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How Should You Teach Children About The Holocaust? One Story At A Time.

My mother survived the Holocaust. Her story is one of courage, quick thinking and good fortune. After moving, with her parents, from Austria to France then Belgium to escape the Nazis, she hid in a hospital for two years. She endured.

It always was a private story. I never thought to speak about it — until last year.

In May of 2016, I was hiking in Wyoming with a friend who was an influential member of the Jackson Hole Jewish Community (JHJC). While conversing, I casually relayed my mother’s story. My friend responded by inviting me to listen to a speaker the JHJC was bringing to town in three days as part of the commemoration of Yom HaShoah.

The next morning, my friend called me.

He said something to the effect of “Cliff, the speaker is sick. She can’t make it. Do you have any ideas regarding what we could do to replace her?” I responded, “Let me think about it for a few minutes and I’ll call you back.”

When I got off the phone, excitement coursed through me. “Why not me,” I thought? Why not use my mother’s story as a vehicle to relate the horror of those years through her experiences? Schools teach that six million died. But how does a child’s mind relate to six million? How does six million differ from one million or ten million? When faced with large numbers we tend to think collectively, almost as if there is only one tragedy. No thought is given to the unique tragedies of each of those six million. But when one individual’s story is told, and then next year another, and another after that — six million begins to have meaning. That is the power of the individual story.

So, I called my friend back. “I’ll speak,” I said.

My overjoyed friend checked with others responsible for the program and then called me back to tell me it was a go. But my excitement turned to concern when he said, “Can you put together a PowerPoint presentation to accompany your talk?”

At that point, I had never used PowerPoint. Nevertheless, with trepidation, I agreed.

Over the next two days, I organized my presentation with materials sent by my kids, research I did on the internet and my recollections of my mother’s story. Meanwhile, my friend scheduled me over to present to two different middle schools, once to elementary aged students, what turned out to be three presentations to high school students and an evening talk with adults. Even though I was used to speaking in public settings, I was nervous when the day came because the story is so personal and the student audiences were mostly not Jewish. The first group consisted of seventy middle school kids. “Have you ever been scared for an entire day?” I began. “I mean really scared, like grizzly bear chasing you scared.” Several hands shot up. My confidence soared. They were engaged!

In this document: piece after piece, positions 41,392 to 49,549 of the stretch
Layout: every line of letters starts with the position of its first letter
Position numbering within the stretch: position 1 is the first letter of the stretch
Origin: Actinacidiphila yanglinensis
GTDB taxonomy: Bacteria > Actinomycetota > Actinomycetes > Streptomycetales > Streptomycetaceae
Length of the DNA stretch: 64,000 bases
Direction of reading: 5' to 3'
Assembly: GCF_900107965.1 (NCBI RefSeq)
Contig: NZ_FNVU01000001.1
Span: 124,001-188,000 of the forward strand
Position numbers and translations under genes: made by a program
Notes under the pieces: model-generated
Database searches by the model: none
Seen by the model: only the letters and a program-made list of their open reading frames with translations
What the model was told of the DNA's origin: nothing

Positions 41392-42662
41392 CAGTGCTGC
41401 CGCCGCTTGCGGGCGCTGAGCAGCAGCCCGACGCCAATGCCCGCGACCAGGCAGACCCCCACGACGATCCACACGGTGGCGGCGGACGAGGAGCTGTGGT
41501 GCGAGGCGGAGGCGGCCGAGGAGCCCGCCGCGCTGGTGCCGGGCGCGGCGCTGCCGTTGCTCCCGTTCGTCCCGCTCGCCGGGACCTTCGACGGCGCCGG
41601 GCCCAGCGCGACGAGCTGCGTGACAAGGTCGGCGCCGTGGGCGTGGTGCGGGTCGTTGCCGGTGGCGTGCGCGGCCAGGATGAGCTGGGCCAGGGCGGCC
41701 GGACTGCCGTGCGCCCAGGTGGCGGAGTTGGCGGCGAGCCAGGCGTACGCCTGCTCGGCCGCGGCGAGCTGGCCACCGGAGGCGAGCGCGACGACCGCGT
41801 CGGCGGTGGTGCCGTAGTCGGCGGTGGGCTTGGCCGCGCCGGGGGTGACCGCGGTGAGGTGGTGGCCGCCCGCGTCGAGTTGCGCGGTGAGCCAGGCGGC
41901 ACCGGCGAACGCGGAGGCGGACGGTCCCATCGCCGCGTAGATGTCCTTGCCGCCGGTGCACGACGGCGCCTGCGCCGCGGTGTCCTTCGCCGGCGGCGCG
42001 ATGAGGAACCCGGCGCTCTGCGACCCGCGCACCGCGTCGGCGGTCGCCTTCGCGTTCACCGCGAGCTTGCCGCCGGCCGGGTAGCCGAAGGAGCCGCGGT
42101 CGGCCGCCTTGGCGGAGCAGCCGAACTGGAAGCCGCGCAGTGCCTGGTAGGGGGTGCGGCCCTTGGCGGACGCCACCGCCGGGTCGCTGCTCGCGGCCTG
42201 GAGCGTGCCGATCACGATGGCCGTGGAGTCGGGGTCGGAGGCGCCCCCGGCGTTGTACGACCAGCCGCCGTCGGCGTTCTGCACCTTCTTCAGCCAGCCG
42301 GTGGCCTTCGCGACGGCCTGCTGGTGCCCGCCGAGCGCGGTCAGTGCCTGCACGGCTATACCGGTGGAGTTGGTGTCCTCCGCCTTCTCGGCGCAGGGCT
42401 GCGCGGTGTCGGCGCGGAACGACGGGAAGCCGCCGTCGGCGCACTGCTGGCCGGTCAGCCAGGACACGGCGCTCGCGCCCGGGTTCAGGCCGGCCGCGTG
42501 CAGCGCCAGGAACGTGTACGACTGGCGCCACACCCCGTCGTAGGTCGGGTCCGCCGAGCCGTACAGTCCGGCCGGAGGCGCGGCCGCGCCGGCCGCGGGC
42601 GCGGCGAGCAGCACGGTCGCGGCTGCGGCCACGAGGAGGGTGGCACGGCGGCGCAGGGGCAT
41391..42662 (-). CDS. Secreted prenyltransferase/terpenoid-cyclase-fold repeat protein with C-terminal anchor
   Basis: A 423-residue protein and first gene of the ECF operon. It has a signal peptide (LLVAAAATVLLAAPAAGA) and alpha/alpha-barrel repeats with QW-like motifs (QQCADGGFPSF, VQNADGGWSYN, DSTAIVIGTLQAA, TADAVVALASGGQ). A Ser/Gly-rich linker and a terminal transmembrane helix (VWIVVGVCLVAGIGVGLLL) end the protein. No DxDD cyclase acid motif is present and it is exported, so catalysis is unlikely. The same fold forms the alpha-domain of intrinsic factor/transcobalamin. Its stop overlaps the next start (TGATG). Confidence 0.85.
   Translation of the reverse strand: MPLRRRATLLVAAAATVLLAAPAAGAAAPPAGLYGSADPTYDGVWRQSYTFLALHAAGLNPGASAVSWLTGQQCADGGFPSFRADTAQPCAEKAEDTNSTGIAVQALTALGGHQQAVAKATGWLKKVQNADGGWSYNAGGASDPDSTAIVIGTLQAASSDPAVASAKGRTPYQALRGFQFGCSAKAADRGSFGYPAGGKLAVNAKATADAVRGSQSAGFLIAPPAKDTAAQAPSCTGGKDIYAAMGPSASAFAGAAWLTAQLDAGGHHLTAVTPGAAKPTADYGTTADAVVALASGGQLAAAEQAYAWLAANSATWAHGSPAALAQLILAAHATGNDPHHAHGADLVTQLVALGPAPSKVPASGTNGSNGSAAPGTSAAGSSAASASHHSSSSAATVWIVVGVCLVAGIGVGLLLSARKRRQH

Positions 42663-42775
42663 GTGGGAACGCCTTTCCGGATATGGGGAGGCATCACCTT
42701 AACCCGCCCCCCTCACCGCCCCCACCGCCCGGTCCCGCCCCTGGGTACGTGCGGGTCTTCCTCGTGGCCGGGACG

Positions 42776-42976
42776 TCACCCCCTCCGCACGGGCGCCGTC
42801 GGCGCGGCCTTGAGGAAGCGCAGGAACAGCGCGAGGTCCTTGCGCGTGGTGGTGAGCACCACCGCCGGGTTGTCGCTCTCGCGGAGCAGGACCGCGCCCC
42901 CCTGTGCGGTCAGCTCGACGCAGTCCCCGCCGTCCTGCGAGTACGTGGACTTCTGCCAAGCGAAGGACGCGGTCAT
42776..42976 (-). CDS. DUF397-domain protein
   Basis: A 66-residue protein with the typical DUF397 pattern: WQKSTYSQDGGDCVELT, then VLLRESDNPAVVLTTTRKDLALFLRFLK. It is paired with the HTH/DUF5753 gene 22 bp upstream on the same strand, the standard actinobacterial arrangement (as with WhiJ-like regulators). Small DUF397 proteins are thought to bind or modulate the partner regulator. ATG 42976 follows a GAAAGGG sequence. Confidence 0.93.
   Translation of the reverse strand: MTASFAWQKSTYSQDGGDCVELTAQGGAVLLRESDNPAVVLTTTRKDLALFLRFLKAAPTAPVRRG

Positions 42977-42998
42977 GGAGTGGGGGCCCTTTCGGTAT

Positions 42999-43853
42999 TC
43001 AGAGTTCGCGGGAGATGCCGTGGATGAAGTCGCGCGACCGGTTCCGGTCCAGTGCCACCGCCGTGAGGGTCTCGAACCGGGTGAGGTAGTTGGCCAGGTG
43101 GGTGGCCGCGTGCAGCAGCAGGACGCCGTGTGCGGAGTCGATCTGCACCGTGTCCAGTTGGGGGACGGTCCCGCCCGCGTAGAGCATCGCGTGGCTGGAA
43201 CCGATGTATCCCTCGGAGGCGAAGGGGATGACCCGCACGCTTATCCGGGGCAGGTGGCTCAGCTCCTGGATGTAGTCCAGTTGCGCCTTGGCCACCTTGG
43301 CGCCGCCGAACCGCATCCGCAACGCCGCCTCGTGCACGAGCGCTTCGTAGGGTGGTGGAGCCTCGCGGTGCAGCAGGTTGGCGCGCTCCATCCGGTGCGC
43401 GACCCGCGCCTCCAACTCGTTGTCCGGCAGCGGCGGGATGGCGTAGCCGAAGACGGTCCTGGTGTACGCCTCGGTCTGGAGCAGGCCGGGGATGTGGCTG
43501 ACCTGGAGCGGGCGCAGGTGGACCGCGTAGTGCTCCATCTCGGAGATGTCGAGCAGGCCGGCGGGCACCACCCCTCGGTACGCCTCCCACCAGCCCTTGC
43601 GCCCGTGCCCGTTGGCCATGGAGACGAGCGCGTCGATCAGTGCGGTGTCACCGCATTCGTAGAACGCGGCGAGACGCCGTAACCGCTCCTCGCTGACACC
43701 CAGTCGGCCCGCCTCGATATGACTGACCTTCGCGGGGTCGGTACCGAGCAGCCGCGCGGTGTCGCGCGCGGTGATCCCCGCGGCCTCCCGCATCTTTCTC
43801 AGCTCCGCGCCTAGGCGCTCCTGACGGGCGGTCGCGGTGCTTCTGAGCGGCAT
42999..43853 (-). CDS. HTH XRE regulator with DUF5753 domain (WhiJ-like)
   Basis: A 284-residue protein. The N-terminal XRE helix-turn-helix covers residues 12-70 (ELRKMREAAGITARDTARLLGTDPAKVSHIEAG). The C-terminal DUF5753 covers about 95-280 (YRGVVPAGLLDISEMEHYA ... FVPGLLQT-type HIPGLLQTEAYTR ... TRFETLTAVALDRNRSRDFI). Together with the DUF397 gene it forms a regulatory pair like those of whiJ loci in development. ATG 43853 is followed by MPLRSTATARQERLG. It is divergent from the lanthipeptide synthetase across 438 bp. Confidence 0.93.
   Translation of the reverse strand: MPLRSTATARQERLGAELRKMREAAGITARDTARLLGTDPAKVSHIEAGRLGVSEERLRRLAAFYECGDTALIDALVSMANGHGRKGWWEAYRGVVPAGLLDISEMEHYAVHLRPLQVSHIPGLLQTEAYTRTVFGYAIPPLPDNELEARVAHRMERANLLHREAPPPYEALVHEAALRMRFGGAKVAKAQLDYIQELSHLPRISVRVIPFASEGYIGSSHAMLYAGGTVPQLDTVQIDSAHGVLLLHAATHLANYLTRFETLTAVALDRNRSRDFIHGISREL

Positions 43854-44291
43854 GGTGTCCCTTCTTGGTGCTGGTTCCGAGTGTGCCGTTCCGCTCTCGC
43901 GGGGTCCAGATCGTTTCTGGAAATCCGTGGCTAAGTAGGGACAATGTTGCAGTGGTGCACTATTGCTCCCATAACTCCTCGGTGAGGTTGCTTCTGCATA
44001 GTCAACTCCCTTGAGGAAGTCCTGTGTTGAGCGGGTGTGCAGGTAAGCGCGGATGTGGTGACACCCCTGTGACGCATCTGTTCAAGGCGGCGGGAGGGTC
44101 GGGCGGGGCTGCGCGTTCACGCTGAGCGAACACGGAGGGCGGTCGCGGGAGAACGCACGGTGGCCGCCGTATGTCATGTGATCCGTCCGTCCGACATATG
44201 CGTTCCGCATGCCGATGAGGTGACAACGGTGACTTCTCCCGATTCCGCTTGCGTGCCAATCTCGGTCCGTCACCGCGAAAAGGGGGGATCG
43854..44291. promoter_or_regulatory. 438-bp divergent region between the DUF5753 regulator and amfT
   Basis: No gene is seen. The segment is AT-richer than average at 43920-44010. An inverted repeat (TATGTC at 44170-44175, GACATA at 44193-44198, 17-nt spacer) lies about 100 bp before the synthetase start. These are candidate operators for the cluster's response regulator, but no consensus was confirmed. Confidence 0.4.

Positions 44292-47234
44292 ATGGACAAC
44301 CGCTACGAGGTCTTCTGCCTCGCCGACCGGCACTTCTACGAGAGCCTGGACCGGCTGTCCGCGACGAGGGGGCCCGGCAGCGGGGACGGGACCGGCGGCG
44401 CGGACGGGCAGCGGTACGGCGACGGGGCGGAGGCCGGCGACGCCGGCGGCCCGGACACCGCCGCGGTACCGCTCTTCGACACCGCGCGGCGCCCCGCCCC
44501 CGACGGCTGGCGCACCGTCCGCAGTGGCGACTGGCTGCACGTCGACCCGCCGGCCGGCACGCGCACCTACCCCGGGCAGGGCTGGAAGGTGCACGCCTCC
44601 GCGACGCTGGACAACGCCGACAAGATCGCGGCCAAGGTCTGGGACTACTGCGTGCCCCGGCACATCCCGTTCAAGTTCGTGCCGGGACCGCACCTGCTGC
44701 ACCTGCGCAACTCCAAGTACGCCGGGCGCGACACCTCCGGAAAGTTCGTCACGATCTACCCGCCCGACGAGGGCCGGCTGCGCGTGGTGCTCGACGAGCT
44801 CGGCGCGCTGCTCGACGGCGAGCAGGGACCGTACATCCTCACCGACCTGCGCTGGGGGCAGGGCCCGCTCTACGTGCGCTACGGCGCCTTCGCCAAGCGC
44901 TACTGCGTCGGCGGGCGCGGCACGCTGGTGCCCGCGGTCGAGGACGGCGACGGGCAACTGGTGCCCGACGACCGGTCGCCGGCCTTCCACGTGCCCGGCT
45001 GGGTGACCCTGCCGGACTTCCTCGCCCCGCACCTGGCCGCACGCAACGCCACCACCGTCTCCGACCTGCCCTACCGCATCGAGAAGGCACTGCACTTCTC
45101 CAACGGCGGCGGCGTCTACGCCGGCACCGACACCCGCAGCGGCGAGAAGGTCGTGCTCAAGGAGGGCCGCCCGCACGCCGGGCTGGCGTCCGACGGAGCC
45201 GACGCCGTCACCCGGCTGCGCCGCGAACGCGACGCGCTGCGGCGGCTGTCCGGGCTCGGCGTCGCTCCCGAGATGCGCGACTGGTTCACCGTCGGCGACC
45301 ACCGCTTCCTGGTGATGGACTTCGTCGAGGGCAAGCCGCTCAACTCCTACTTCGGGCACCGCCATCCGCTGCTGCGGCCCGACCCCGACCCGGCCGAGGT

“Have you ever been scared for an entire week?” Fewer hands raised. “How about a month or a year?” I then said, “My mother lived in constant fear for six years. This is the story about how she survived evil at a level never seen before.” The room was quiet — every eye turned to me with rapt attention.

I told them my mother’s story against the backdrop of the Anschluss, Kristallnacht, the German invasion of Belgium and Auschwitz. I ended with simple words regarding my mother that I had each audience repeat because I believe they are guides to living life as well: “Never Give In, Never Give Up, Never Again and Never Forget.”

My mother, a Holocaust survivor, with one of her grandchildren. Image by Courtesy Cliff Sobin

After every talk, I answered questions. Some still resonate with me. “Do you believe people are inherently evil?,” I was asked. Or, “Have people become desensitized to the Holocaust?” And then there was the statement that moved me more than anything in which a young girl said that hearing my mother’s story had given her the determination to overcome a calamity in her life. This year, I spoke to students in Idaho. I will continue to speak, where I can, whenever asked. Why? Because it is only through individual stories, like my mother’s, will the meaning of the Holocaust be kept alive.

Otherwise, as time passes, the Holocaust will most assuredly become just another historical tragedy. And, because in those precious minutes when I was engaged with the audience, and relaying the events of a time that few of them knew much about, I too come alive with the special knowledge that somehow, someway, I am making a difference.

I implore you, if you have a Holocaust story — tell it. It matters for our collective future — it will matter for you.

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